A matter of life & death
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Editorial| Our View

A matter of life & death

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    "How to Die in Oregon," a new, frank documentary about Oregon's physician-assisted suicide law by Portland filmmaker Peter Richardson, screened last month at the Sundance Film Festival.
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INTRODUCTION

A bill aimed at legalizing physician-assisted suicide has been shelved by the state Legislature, but the issue remains alive.

The Blue Ribbon Panel on Living with Dignity, convened in 1996 by then-Gov. Ben Cayetano, proposed the bill in 1998. Some members of that panel have discussed reconvening to address the issue, including assessment of Oregon’s Death with Dignity Act, which went into effect only a few months before the panel completed its work.

State Sen. Josh Green, a Big Island physician and chairman of the Senate Health Committee, held the latest version of the bill last week after a 4-0 vote against it at the end of a five-hour committee hearing. He noted that testimony was "overwhelmingly opposed" to the bill, although polls have indicated that 70 percent of Hawaii residents have been in favor of physician-assisted suicide.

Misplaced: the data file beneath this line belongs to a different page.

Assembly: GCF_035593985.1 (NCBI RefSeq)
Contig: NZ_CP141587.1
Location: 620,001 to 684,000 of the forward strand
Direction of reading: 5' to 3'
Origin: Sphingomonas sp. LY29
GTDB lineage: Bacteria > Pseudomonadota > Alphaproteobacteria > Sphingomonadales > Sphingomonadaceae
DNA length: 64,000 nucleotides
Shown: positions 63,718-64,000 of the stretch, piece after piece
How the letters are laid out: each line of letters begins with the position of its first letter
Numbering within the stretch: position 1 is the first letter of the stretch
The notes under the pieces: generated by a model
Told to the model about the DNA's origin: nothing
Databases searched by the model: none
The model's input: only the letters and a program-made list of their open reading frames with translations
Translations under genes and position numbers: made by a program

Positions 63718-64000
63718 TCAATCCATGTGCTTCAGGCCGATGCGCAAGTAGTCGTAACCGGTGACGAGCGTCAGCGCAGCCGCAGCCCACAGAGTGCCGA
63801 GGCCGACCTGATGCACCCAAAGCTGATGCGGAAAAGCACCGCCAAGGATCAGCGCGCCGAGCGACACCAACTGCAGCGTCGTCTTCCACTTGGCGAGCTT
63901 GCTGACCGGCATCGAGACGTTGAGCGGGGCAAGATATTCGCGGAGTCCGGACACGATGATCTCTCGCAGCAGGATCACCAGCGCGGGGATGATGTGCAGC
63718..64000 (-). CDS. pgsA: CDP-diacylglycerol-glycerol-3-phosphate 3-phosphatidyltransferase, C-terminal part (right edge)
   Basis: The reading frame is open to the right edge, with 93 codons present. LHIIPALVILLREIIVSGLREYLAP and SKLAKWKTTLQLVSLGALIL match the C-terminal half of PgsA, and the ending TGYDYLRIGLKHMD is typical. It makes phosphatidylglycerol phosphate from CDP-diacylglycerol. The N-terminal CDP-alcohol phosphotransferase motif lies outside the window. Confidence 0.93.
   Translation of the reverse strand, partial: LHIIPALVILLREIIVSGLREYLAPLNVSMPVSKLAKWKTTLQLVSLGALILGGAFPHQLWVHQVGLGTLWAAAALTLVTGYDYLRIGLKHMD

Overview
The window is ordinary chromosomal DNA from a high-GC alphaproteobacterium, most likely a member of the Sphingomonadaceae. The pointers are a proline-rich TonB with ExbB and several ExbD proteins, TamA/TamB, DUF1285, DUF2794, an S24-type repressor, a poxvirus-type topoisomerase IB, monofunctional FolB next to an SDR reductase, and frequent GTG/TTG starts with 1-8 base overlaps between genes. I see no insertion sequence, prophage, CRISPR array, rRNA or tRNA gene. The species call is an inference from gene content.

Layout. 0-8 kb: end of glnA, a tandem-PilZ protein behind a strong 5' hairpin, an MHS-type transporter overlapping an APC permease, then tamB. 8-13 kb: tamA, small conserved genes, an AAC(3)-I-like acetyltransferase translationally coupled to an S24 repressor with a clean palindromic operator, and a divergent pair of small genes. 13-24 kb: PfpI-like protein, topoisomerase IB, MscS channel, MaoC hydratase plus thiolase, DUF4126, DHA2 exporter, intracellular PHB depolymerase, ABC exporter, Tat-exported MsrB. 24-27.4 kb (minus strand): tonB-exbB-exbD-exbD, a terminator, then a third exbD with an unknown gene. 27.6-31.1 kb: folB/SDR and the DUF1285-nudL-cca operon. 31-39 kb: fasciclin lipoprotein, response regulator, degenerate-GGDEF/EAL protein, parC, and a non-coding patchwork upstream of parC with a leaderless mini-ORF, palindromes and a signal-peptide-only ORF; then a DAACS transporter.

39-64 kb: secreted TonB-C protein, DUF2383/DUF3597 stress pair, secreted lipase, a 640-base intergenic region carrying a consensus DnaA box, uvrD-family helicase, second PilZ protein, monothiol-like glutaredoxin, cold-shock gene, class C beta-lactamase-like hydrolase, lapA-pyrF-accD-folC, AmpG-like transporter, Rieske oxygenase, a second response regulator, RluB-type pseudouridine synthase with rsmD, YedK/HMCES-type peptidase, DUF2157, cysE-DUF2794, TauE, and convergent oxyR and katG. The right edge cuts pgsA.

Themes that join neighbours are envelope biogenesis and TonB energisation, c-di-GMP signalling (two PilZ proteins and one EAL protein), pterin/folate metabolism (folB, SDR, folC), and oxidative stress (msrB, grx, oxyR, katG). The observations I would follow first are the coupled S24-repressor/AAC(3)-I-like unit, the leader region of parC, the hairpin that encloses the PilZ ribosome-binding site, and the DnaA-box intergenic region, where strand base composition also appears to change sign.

Washington became the second state to enact Death with Dignity in March 2009. Fewer than 100 patients in Oregon and Washington died last year with the assistance of doctors.

Meanwhile, the Montana Supreme Court ruled in 2009 that Montana’s law — like Hawaii state law — does not specifically prevent doctors from prescribing lethal drugs to mentally competent, terminally ill patients. Last week, Montana legislators tabled a proposal to establish rules governing physician-assisted suicide.

Hawaii lawmakers began considering physician-assisted suicide legislation soon after it became law in Oregon in 1997. Over the years, momentum has faded amid a huge growth of hospice care nationwide where palliative care aimed at controlling patients’ pain trumps doctor-assisted suicide — but the issue remains a heartfelt one on both sides of the debate.

This year’s Death With Dignity Act died last week at the hand of Sen. Josh Green, a Big Island physician who heads the Senate Health Committee. Although polls have consistently shown that 70 percent of Hawaii voters are in favor of the bill, Green noted that sentiment by those testifying on the bill was "overwhelmingly opposed."